2. Meeting my cofounders and starting our first app in 2015. Right after college, I decided I wanted to start a company — whether it failed or succeeded, I knew it would be like a mini-MBA, and I would obtain invaluable skills. I also didn’t want to do it alone, so I reached out to one of my closest friends from college and one of my current cofounders, Bryan Trang. We were completely green, we knew we wanted to build a company that revolved around a personal problem we felt and wanted to see how software could solve it, but the funny thing was none of us were software engineers. I remember us two building high-fidelity wireframes on photoshop (the worst way to create devs) designs. We eventually were introduced to our third cofounder, Richard Girges, our CTO and cofounder at WorkClout. He taught Bryan and me a lot about the tech industry when we were first entering the working world. All three of us have been teaching each other many things and have helped each other reach our personal and professional goals. Even though our first app ended up failing, it was still an invaluable experience, and all 3 of us have been inseparable since we decided to work together in 2015.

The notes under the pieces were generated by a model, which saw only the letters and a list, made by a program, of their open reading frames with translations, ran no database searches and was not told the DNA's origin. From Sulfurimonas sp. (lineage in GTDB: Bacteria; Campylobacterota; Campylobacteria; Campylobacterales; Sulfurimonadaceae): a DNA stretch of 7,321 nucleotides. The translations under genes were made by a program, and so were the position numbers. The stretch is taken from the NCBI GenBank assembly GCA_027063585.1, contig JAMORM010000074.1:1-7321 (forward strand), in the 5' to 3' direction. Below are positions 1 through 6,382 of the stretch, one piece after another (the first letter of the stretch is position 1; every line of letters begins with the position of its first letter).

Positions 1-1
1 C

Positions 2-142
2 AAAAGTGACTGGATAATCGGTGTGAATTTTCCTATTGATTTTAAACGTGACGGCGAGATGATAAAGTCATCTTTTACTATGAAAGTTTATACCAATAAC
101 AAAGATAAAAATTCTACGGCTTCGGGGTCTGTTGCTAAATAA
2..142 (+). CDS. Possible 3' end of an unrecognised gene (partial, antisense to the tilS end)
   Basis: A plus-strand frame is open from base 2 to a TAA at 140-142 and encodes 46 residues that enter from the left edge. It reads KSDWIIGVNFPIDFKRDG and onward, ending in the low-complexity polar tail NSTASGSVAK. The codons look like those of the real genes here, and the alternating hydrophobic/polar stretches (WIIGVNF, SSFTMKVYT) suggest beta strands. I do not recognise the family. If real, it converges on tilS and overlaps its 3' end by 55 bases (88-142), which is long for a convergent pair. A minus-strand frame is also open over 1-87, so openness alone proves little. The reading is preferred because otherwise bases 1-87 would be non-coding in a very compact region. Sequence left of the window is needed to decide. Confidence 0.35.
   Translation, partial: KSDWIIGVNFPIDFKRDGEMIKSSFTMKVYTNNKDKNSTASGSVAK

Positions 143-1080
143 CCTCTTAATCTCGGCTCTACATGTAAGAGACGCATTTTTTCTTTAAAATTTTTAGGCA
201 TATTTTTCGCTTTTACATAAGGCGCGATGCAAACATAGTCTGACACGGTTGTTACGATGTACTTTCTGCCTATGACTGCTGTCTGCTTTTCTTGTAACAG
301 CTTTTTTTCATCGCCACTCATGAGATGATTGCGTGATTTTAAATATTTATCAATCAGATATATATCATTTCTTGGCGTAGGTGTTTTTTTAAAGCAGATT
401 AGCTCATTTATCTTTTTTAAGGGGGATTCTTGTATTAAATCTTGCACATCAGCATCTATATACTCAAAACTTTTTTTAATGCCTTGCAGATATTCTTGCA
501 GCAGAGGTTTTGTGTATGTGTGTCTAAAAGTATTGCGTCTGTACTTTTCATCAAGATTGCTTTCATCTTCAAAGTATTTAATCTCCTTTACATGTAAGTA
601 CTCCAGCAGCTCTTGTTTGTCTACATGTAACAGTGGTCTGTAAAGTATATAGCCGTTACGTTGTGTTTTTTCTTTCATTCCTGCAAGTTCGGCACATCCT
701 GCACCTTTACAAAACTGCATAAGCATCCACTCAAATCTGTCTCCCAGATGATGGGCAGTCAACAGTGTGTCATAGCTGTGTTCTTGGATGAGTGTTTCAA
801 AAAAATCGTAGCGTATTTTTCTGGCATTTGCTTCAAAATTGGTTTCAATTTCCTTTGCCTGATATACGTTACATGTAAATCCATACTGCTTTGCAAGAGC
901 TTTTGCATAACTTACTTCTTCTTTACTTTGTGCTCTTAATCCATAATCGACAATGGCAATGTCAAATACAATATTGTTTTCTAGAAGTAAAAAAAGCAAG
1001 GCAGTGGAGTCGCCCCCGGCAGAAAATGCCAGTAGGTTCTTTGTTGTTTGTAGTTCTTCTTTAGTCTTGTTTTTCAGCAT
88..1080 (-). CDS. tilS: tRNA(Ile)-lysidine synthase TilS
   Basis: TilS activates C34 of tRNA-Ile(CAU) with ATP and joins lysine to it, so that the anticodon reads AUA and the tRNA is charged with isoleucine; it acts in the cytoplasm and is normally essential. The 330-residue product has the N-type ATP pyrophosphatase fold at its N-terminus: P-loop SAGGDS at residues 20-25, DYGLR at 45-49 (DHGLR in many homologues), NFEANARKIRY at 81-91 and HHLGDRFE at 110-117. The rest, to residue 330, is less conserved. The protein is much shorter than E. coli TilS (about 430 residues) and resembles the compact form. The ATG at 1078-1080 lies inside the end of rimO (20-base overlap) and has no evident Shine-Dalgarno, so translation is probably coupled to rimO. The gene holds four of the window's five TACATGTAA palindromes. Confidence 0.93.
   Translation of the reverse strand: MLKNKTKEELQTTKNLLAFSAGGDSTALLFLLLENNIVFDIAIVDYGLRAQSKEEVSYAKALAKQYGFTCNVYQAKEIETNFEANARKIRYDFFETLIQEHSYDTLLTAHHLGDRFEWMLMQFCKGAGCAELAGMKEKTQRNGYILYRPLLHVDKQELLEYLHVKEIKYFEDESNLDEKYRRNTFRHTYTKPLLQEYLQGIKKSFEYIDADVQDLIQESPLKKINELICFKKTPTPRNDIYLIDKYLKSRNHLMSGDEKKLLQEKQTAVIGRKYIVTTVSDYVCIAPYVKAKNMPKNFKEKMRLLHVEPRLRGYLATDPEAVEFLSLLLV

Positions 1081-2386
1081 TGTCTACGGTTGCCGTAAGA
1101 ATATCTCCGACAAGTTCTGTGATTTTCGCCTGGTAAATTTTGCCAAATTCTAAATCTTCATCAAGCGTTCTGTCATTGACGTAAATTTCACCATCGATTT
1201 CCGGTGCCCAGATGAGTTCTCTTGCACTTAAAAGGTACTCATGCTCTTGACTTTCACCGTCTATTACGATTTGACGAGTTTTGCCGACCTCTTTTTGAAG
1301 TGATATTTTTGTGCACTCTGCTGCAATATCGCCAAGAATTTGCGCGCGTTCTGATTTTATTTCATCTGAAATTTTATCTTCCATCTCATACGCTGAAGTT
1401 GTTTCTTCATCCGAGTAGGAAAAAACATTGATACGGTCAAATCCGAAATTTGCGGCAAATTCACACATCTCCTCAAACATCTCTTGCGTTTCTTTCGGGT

3. I enrolled in Brian Balfour’s Growth Program. Growth is such a buzz word, and when I first heard the word in 2014, I just associated it with marketing, but it’s more product than anything. I wouldn’t learn that until I went through Brian Balfour’s Reforge program. When I first took enrolled in 2017, it started a genuinely transformative journey of personal growth. It opened my mind to how experts in the industry think about growing software companies. I will always appreciate Brian Balfour and Andrew Chen for all the great things I learned from that program.

Daso: Who were the important individuals or groups that contributed to your professional success, and why?

Patel: My dad, my cofounders Richard and Bryan, YC, our investors, Brian Balfour/Andrew Chen — I mentioned why my dad, my cofounders, and Brian Balfour/Andrew Chen. I say YC and our current investors because they essentially gave us our break. They gave us a vote of confidence in both advice and capital that has helped us grow as individuals and as a company.